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Photos and videos, which you take with the Nexus One's feature-rich 5-megapixel camera with built-in LED flash (located on the back of the unit), autofocus, and 2x digital zoom look fantastic on the screen. This is especially true when 3D kicks in and it appears as though the pictures you took rotate with the turning of the phone. For the most part, the Nexus One performs very well as a multimedia device, although its music player could be a bit better.

 

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And, unlike the iPhone with iTunes or the Palm Pre with its Amazon.com app, you must purchase and download music onto the Nexus One from the desktop through the bundled USB cable, which, along with the included AC adapter, can also charge the mobile device. Both the cable and adapter plug into the Nexus One's microUSB slot, unobtrusively located on the bottom of the smartphone.

 

It would be great, if -- as the iPhone does -- you could fully synchronize all of your desktop's PIM information via the cable as well. But, as of this writing, you can't.

 

Part of this has to do with Google's emphasis on making the Nexus One a device that mainly focuses on efficiently syncing to the Internet services Google offers. So, it comes as no surprise that the Nexus One does so with Google Calendar, Contacts and Gmail (as well as POP3 and IMAP4 email accounts). In fact, one of the first things you do when activating the Nexus One is tie it into your Google online account or, if you don't have one, create one on the smartphone.

 

But minimal desktop and corporate data support leaves the Nexus One way behind the iPhone in terms of business use. This is especially true given the recent introduction of iPhone OS 4 with its extensive mobile device management and security enhancements. In terms of being an adequate corporate communicator, it also lags way behind market-leader RIM with its BlackBerry platform. Supposedly, the next edition of the Nexus One will be more enterprise friendly with full support for Microsoft's ActiveSync technology (to bring Calendar synching) for Exchange and, it seems, a hardware-based keyboard.

 

Like other high-end smartphones, including the iPhone, there's an accelerometer to allow users to interface with the Nexus One by moving the device itself, an ambient light sensor to automatically optimize brightness of the display, and a proximity sensor, so you don't accidentally launch an app or hit any buttons when brining the device to your face. All those features worked as advertised. And yet, even though the device automatically adjusted the brightness of the display based on lighting conditions, sometimes it was difficult to see the screen in daylight.

 

Fairly standard with Android phones, the Nexus One being no exception, are four soft buttons (back, home, search, notifications) just below the display but above the trackball (see picture below). These buttons, which serve as shortcuts, help make getting around the device's user interface a breeze. Sometimes single button devices can be troublesome, as it can take users more time to switch from feature to feature.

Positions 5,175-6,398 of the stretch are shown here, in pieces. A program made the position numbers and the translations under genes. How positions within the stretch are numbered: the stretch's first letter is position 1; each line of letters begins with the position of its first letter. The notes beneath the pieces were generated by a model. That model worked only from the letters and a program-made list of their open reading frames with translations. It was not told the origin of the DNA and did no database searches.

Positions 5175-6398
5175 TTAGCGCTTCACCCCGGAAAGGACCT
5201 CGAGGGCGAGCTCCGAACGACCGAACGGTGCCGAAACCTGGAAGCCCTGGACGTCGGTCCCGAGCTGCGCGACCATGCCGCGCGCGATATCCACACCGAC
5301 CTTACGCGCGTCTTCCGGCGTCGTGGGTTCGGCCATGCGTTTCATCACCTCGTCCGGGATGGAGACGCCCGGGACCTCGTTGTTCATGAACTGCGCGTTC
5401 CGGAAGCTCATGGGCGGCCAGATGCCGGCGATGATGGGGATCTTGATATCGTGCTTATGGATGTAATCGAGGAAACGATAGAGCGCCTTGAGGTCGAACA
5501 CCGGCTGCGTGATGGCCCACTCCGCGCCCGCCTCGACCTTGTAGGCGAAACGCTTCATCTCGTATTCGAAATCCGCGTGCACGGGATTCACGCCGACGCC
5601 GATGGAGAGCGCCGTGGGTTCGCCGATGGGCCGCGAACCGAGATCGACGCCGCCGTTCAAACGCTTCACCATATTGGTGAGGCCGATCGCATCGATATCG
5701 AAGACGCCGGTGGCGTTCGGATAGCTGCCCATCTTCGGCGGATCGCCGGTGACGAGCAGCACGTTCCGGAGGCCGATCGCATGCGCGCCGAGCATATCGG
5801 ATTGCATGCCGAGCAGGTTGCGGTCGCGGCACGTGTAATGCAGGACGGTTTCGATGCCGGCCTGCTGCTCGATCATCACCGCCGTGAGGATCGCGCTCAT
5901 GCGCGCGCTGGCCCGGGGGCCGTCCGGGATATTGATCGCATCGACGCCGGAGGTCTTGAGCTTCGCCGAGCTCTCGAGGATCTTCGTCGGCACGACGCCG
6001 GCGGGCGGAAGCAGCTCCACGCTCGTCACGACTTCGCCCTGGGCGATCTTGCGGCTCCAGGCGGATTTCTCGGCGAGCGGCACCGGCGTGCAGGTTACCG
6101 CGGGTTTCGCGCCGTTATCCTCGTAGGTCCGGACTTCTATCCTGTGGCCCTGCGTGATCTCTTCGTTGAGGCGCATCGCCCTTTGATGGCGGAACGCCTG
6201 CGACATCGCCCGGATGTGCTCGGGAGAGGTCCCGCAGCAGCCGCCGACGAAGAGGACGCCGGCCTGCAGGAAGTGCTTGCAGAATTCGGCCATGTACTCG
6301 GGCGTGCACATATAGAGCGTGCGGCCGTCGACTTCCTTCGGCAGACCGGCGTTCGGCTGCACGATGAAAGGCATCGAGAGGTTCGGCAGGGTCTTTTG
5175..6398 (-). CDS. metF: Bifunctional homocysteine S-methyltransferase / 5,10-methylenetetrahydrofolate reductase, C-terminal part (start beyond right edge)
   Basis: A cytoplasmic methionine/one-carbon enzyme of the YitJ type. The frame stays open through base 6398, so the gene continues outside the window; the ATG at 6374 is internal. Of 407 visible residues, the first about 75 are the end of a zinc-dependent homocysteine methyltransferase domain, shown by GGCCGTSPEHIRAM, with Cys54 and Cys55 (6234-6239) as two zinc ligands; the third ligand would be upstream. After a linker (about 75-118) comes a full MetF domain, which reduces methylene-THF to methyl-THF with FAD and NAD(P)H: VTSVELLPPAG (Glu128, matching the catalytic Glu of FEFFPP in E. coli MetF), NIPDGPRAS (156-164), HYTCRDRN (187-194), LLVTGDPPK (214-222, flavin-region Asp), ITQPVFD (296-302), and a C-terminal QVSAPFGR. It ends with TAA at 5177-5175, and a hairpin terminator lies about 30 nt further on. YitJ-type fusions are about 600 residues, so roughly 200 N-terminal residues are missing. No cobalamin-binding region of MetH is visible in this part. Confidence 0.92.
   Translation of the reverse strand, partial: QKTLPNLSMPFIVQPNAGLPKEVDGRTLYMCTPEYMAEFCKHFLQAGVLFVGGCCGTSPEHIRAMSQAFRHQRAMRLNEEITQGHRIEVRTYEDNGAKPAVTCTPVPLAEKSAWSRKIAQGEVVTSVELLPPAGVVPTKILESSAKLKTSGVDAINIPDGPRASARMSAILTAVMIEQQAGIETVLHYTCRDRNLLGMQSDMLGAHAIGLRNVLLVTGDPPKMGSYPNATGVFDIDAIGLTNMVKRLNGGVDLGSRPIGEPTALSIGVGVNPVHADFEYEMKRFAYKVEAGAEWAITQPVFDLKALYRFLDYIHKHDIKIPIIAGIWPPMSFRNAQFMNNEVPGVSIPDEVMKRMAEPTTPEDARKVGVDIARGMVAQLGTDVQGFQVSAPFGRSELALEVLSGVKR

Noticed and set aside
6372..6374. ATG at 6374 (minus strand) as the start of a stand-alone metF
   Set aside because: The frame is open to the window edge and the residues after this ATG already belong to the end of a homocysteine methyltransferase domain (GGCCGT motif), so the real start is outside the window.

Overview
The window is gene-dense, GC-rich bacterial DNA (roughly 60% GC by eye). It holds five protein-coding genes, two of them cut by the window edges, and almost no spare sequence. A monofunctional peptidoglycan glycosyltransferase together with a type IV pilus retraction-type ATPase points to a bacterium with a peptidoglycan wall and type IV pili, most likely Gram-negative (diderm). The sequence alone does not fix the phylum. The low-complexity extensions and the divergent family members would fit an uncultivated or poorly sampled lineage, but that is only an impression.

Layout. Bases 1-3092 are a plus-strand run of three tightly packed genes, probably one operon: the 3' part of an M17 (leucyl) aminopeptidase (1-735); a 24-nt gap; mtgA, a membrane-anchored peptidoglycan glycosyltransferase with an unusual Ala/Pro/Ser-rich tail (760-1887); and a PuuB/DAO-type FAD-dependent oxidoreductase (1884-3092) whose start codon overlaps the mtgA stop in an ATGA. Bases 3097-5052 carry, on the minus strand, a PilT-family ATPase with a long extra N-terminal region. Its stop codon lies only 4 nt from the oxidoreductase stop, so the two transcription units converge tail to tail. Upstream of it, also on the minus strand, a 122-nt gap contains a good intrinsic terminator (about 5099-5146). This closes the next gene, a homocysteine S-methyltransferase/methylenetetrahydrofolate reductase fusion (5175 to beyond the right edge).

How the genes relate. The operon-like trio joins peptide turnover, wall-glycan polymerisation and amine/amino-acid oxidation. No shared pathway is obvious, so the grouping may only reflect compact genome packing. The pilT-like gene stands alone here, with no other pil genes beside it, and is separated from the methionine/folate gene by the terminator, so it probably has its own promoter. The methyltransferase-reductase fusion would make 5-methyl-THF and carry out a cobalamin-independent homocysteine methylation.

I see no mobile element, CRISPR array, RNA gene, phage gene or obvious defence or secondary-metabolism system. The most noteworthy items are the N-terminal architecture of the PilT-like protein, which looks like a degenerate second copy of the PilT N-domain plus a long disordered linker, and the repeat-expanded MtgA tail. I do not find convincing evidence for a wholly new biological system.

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Zippy Mobile Device with Lots of Power

A powerful 1GHz Qualcom Snapdragon processor powers the Nexus One, making it, perhaps, the fastest Android phone on the market. So pretty much everything you do on it, from opening applications to streaming video, is snappy.

 

It runs Android OS 2.1, the latest version of Google's smartphone platform. The power of Nexus One became fully apparent by how smoothly it handles 3D graphics and the way the cool and modern-looking (and even sometimes mesmerizing) animated wallpapers zoom around the screen. Pretty much any transition we threw at the Nexus One, from switching apps to loading Web pages, occurred quickly.

 

You charge the Nexus One's removable 1400mAh battery through a standard microUSB connector located on the very bottom of the unit (see picture below). Google rates the battery for 290 hours standby and 10 hours of talk time. During testing, we found no reason to argue against those claims. In fact, unlike with the iPhone, the Nexus One can easily handle a full day of usage. And, as opposed to Apple's smartphone, you can always purchase a spare battery to power the device even longer if necessary.

 

 

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While the power button and (thankfully) standard 3.5mm jack for the bundled stereo headset rest at the top of the Nexus One, its microSD -- as with the SIM card -- slide in just underneath the battery. So, in order to change expansion cards, you need to pop the cover off, which isn't very convenient. Google ships the Nexus One with a 4GB microSD, which come in sizes up to 32GB. That means the Nexus One, like all smartphones with expansion slots, allows for basically an unlimited storage capacity. This is not the case for the iPhone.

 

Mobile App Storage Somewhat Limited

Unfortunately, the Nexus One only includes 512MB of internal memory (only 190 MBs available for app storage), which can be taken up pretty quickly by third-party programs downloaded through the Android Market. This wouldn't be such a problem if you could store apps on a memory card, which as of Android 2.1 you can't. Let's hope Google changes this with a future version of Android.